TITLE

Teaching Non-Violence

AUTHOR(S)
Fox, Helen
PUB. DATE
May 2010
SOURCE
At the Interface / Probing the Boundaries;2010, Vol. 64, p237
SOURCE TYPE
Academic Journal
DOC. TYPE
Article
ABSTRACT
In-depth interviews with undergraduates at a high ranking, politically liberal U.S. university suggest that young adults who are most likely to occupy future positions of influence are sceptical of the idea that a world without war is possible. Despite their aversion to war in general and the Iraq war in particular, these students nearly always said they believe that war is an integral part of human nature and that peaceful international relations will always be subverted by individuals and/or groups that insist on taking advantage of others. When students defended the need for war, they did not cite international terrorism or self defence as just causes, but rather the responsibility to protect defenceless others such as villagers in Darfur or Jews in Hitler's Germany. However, students knew little about the prevalence and efficacy of non-violent movements or the range of diplomatic and political tactics that have been employed to deter violence. The author shares the content and methods of her seminar on non-violence, and concludes that more courses in secondary schools and universities need to fill the gaps in students' knowledge by teaching historical, social, political, and psychological information about both war and peaceful solutions to conflict.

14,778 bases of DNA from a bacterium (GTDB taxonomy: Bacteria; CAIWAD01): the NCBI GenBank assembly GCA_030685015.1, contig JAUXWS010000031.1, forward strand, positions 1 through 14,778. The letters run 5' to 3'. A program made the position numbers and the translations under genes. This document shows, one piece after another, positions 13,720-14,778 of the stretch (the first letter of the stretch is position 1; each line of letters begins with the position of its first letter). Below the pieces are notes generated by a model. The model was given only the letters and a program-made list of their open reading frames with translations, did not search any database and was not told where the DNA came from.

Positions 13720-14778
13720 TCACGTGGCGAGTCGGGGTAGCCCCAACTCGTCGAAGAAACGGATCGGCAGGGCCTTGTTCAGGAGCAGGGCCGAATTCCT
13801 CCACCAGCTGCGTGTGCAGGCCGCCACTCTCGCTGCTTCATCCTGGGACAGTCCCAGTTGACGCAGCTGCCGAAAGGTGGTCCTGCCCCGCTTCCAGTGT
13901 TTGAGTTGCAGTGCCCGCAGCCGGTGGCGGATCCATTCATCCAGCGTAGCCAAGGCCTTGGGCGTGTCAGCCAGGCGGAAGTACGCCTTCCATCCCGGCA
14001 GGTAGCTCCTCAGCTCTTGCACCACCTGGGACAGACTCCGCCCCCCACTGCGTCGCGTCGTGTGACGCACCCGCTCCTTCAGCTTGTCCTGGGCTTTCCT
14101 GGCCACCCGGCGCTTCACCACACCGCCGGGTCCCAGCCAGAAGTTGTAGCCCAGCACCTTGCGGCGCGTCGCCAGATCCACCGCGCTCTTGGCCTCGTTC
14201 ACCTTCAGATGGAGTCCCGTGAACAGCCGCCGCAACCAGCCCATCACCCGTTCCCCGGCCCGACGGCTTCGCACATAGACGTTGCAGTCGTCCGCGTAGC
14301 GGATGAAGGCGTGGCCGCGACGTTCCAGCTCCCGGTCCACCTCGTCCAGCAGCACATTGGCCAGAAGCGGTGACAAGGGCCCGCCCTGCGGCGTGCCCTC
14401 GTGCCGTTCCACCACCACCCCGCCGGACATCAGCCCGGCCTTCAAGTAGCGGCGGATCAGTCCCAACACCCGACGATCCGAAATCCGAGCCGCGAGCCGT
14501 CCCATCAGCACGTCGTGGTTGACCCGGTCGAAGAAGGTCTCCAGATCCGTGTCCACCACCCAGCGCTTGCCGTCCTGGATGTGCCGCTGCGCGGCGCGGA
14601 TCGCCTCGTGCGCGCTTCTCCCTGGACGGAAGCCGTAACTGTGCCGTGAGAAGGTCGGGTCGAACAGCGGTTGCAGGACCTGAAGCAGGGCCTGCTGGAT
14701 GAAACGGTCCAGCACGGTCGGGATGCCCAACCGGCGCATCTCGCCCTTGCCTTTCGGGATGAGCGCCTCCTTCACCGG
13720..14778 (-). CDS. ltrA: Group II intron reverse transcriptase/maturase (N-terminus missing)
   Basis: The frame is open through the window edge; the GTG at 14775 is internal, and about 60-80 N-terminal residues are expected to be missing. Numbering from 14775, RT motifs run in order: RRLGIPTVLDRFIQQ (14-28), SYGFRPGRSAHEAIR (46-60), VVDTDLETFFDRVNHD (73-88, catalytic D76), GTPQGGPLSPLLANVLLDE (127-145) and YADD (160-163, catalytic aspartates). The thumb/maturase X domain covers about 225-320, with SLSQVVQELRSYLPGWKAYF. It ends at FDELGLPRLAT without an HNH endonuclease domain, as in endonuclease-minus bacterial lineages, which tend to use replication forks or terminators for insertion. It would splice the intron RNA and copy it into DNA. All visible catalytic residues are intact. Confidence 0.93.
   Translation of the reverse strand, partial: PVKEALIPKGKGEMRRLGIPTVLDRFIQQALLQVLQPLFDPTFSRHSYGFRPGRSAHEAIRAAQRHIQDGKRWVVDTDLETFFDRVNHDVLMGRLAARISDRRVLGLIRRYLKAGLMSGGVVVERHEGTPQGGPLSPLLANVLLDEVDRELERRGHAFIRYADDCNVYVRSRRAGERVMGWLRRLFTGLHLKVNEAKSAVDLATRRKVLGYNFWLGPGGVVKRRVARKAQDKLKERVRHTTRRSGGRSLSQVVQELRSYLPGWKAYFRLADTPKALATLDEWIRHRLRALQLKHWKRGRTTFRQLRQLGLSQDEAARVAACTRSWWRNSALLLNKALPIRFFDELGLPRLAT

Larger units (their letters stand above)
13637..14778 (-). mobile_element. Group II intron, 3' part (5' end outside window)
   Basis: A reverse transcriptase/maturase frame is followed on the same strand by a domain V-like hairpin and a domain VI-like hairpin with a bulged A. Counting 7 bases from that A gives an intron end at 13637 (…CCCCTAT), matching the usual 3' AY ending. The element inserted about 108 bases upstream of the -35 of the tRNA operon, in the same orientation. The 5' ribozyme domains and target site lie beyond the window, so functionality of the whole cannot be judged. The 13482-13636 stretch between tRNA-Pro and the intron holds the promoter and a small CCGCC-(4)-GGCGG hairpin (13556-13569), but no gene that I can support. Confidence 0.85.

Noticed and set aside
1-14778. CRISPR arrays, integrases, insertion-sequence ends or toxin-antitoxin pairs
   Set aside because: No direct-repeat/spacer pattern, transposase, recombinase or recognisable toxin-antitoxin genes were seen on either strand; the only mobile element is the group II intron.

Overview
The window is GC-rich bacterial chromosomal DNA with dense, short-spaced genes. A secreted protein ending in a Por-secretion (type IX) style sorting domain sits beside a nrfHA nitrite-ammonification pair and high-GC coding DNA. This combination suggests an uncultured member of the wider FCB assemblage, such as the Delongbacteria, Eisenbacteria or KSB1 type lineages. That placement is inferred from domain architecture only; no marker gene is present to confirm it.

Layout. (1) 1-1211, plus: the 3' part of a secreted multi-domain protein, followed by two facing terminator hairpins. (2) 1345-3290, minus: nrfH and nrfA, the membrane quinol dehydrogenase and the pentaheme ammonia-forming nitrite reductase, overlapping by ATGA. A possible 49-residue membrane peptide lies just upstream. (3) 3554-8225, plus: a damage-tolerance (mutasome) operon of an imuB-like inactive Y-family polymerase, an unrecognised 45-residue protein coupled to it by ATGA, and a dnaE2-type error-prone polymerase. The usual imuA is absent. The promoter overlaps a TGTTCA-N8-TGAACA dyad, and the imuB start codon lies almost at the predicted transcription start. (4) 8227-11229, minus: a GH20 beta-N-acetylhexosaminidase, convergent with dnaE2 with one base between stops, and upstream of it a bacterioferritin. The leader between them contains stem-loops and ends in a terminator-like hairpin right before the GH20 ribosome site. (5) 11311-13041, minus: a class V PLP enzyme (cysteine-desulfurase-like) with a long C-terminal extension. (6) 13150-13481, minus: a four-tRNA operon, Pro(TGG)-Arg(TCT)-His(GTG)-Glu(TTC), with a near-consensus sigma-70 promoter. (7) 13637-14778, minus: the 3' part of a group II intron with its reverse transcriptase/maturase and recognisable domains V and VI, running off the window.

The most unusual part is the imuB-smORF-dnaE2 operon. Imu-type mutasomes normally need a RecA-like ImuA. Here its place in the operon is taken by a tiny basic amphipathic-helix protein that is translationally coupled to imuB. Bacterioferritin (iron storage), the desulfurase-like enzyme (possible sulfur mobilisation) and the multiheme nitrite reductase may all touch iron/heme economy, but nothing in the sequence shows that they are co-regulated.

ACCESSION #
70457428

 

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